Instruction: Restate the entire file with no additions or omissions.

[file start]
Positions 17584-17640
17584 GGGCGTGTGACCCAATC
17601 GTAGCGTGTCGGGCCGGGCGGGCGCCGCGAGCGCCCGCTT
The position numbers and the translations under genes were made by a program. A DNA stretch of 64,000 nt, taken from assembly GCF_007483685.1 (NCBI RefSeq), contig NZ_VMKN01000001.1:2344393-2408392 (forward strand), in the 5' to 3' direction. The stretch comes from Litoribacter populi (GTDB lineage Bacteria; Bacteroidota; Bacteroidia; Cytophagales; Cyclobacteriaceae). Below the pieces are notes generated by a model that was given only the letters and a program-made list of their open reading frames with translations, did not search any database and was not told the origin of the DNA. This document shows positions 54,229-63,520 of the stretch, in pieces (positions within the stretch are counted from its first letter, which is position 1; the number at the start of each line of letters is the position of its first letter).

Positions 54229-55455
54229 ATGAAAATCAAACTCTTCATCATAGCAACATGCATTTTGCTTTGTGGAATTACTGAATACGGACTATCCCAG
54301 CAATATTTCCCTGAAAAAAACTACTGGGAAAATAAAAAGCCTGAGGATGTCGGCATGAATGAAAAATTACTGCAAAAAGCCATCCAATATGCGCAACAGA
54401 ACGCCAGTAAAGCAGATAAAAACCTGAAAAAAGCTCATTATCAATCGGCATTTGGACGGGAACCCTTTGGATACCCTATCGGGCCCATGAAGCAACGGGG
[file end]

Positions 17584-17640
17584 GGGCGTGTGACCCAATC
17601 GTAGCGTGTCGGGCCGGGCGGGCGCCGCGAGCGCCCGCTT
The position numbers and the translations under genes were made by a program. A DNA stretch of 64,000 nt, taken from assembly GCF_007483685.1 (NCBI RefSeq), contig NZ_VMKN01000001.1:2344393-2408392 (forward strand), in the 5' to 3' direction. The stretch comes from Litoribacter populi (GTDB lineage Bacteria; Bacteroidota; Bacteroidia; Cytophagales; Cyclobacteriaceae). Below the pieces are notes generated by a model that was given only the letters and a program-made list of their open reading frames with translations, did not search any database and was not told the origin of the DNA. This document shows positions 54,229-63,520 of the stretch, in pieces (positions within the stretch are counted from its first letter, which is position 1; the number at the start of each line of letters is the position of its first letter).

Positions 54229-55455
54229 ATGAAAATCAAACTCTTCATCATAGCAACATGCATTTTGCTTTGTGGAATTACTGAATACGGACTATCCCAG
54301 CAATATTTCCCTGAAAAAAACTACTGGGAAAATAAAAAGCCTGAGGATGTCGGCATGAATGAAAAATTACTGCAAAAAGCCATCCAATATGCGCAACAGA
54401 ACGCCAGTAAAGCAGATAAAAACCTGAAAAAAGCTCATTATCAATCGGCATTTGGACGGGAACCCTTTGGATACCCTATCGGGCCCATGAAGCAACGGGG